The book reads like a catalog of class types. After an initial critique on the state of computer programming, it reads like a textbook and a reference manual to be used. It is academic, analytical, and brilliant. Obviously, the book is only for the serious programmer who aspires to master her/his trade. It is not for the casual programmer or even for the intermediate programmer. It does not hold the reader's metaphorical hand as the book is perused. Instead, it provides data and analysis like a research paper. Of course, in such a style, wisdom is distilled into compact sentences.

I'll be happy to put this book on my bookshelf at work and refer to it when designing software. ( )
  scottjpearson | Jan 25, 2020 |
It held my interest, but I find it hard to incorporate what seem like very abstract lessons like these into my actual programming practice. I guess I just don't think in OO. ( )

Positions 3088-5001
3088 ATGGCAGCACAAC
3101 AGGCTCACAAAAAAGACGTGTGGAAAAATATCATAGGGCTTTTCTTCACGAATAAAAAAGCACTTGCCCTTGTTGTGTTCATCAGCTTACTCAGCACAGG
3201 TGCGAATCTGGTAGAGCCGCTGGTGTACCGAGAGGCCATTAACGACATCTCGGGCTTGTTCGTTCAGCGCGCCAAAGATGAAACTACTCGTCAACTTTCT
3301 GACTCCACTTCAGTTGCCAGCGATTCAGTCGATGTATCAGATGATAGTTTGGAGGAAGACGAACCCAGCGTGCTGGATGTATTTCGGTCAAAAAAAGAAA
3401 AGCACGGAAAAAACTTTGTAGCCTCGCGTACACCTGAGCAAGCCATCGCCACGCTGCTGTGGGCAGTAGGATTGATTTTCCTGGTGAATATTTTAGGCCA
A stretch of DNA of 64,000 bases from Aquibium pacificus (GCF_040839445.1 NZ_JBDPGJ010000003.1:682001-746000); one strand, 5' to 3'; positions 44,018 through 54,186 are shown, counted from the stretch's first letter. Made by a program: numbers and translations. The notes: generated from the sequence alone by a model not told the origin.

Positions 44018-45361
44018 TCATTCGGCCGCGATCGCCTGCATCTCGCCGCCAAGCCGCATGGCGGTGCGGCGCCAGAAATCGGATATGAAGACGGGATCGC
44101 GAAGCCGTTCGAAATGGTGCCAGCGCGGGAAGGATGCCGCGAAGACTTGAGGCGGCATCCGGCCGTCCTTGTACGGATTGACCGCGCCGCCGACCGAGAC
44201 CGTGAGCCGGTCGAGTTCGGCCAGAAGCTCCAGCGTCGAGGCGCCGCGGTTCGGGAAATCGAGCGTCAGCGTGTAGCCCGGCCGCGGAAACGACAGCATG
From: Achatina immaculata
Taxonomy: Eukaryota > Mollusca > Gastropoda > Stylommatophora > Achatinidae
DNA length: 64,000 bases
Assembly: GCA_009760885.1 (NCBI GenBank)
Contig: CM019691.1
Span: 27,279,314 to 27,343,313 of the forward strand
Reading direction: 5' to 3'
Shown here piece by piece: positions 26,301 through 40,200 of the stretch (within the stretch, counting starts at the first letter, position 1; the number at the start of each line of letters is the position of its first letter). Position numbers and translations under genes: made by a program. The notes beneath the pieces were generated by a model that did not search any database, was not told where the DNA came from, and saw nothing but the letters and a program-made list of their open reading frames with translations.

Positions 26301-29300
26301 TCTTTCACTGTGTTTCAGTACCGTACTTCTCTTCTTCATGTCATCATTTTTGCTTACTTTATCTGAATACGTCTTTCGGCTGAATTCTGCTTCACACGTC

Kenoubi | Sep 6, 2014 |
If there were required reading mandated for any degree involving computer software development, this would be it.

Gamma, et al (AKA The Gang of Four) have given us a comprehensive guide to various software patterns, and it's the least we could do to follow them.

It discourages me to see and hear about professional industries making lousy software that can't communicate with other tools, even those made by the same vendor. It bothers me when there are tools out there that make use of a network connection, but apparently don't play nicely with people using other operating systems or even other interfaces. Why can't I play Scrabble on my iPhone with someone using Facebook's Scrabble app? Why can't I play a co-op game of LittleBigPlanet on my PSP with another user playing on a PS3?